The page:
MEGHAN FIALKOFF sees the growing drug problem in New York City from the battlefield perspective of a drug-educator in the metropolitan area’s public schools.
Heroin and opiate use, said the Executive Director of Drug-Free World New York, has reached “epidemic proportions” that are affecting countless teens in the public school system.
It’s a perspective informed by nine years of attempts to fill an educational void for many young people facing the troubling plague of drugs.
According to Fialkoff, Drug-Free World’s approach to a seemingly insurmountable problem evolved gradually over the past nine years, one school, one student at a time.
“Basically, we started reaching out to schools,” she explained from her office in early March. “In Brooklyn, it caught on like wildfire.” So far, she added, the Drug-Free World New York has reached 2,200 schools with The Truth About Drugs, a prevention program developed and offered by its parent organization, Foundation for a Drug-Free World.
“That’s a milestone,” Fialkoff said, referring not just to the number of schools reached, but also to their receptiveness to the hard facts about drug abuse presented in The Truth About Drugs. “It’s not a sugar-coated program,” she explained. “It’s really hard-hitting, so it’s good.”
Drug abuse impact studies tell a staggering story. The National Institute on Drug Abuse estimates that the economic cost of alcohol and drug abuse is more than $417 billion annually.
Drug-Free World has worked with the New York Police Department, the Drug Enforcement Administration and many City Hall luminaries on drug-free programs.
Fialkoff’s outreach efforts have prompted praise in New York’s urban communities, particularly in many black, Latino and Asian neighborhoods. Tackling the drug problems there has become, she says, her mission in life.
To carry it out, she uses the materials of The Truth About Drugs program, which include a feature-length documentary, Public Service Announcements and informational booklets on the most commonly used drugs.
“The videos explain the stories through the people who have had problems with drugs,” Fialkoff said. “There are booklets with images and anecdotes about the facts about drugs,” she added. “Now the kids can make their own educated decisions when they’re posed with the question whether to do drugs or not.”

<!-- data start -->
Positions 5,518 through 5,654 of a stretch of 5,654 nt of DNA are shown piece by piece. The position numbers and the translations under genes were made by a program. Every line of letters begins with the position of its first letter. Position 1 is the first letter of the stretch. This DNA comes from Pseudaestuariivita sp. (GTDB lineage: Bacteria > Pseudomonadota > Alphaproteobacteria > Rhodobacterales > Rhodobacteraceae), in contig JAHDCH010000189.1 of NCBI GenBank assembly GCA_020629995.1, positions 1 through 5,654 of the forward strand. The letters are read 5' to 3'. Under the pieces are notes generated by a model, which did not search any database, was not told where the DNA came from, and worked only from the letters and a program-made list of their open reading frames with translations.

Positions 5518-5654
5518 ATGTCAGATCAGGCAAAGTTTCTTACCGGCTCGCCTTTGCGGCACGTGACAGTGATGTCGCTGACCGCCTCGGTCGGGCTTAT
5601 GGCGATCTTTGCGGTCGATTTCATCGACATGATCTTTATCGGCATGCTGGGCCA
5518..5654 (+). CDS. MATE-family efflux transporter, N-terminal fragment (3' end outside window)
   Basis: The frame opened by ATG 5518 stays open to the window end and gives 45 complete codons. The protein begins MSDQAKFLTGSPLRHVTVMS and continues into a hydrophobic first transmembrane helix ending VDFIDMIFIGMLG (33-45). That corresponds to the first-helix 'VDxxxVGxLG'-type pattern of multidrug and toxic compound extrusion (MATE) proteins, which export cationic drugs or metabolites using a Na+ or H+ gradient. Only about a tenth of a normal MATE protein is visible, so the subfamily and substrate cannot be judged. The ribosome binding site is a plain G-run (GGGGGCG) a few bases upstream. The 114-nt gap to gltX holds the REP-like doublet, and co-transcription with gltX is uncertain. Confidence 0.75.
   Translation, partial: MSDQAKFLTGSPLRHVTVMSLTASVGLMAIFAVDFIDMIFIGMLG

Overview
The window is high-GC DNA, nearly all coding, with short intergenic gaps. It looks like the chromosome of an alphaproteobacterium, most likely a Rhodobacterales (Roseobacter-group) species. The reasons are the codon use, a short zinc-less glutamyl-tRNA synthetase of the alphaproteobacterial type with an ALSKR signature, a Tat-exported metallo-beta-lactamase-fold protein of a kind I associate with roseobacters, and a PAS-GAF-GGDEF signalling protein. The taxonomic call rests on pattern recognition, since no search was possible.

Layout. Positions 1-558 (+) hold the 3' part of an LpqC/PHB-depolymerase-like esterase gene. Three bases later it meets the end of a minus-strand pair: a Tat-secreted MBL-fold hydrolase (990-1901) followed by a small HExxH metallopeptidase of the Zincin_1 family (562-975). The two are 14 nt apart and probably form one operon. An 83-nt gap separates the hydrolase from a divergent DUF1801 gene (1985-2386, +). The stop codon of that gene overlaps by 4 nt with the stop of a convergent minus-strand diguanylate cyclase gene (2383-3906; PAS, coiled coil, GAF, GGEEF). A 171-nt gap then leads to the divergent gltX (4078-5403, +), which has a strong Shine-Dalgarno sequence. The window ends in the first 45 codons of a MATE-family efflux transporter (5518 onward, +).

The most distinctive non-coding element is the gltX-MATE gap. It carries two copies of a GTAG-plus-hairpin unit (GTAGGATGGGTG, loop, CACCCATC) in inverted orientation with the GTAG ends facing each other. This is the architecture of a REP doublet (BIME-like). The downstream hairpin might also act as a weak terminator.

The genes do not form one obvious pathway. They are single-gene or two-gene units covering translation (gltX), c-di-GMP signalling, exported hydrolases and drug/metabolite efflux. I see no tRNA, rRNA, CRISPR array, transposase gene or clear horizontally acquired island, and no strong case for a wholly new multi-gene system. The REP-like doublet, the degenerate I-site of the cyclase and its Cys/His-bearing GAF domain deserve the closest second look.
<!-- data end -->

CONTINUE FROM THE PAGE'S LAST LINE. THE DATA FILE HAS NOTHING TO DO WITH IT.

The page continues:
Fialkoff said Drug-Free World New York is carrying its successes outside U.S. borders, establishing a presence in North and South America.
“The original New York Chapter has expanded,” she said. “We had Carlos Manuel Perez, who was on a diplomatic mission from the Dominican Republic, come to learn about the Drug-Free World program.”
The Truth About Drugs activities in New York are financially supported by Scientologists and the New York Church of Scientology, where Drug-Free World New York recently held its first awards ceremony, honoring teachers, police officers and counselors.
Drug-Free World has won recognition from members of the City Council and the State Senate. Fialkoff has worked with several political figures in New York who support the program, including Assemblyman Felix Ortiz.
Drug-Free World has worked with the Drug Enforcement Administration and many City Hall luminaries on drug-free programs, Fialkoff said, adding that the organization’s chapters around the world take different approaches to drug issues. Fialkoff has also worked closely with the New York Police Department’s high-profile school liaison, Detective Patrick Blanc. “He’s all over the media, receiving awards from the mayor [Bill de Blasio] and [New York Police Department] Commissioner William Bratton,” she said. Fialkoff added that she met Blanc during a Drug-Free World event, where Miss New York 2015 Jamie Lynn Macchia, an anti-drug activist, was speaking. “He loved it. We booked an event in Harlem, and his group, the Office of School Safety, participated.”
Fialkoff is not alone in her message that drug abuse is best reversed through education and prevention programs like The Truth About Drugs.
New York State Sen. Terrence Murphy, co-chairman of the Joint Senate Task Force on Heroin and Opioid Addiction, also recognizes that small steps can make a big difference in drug reform, Fialkoff said.
“After a series of task force hearings, it has been made abundantly clear that this epidemic has no boundaries,” Murphy told the task force recently. Tackling the growing heroin and opioid crisis begins with properly funding prevention treatment and enforcement initiatives, the senator said. “No amount is too small when it comes to saving lives.”
Indeed, support for Drug-Free World is “coming from different places,” said Fialkoff, adding that the interest is motivated by concerns about drugs like OxyContin, which typically cause addicts to exhaust their “prescription pipeline” and turn to other drugs such as heroin.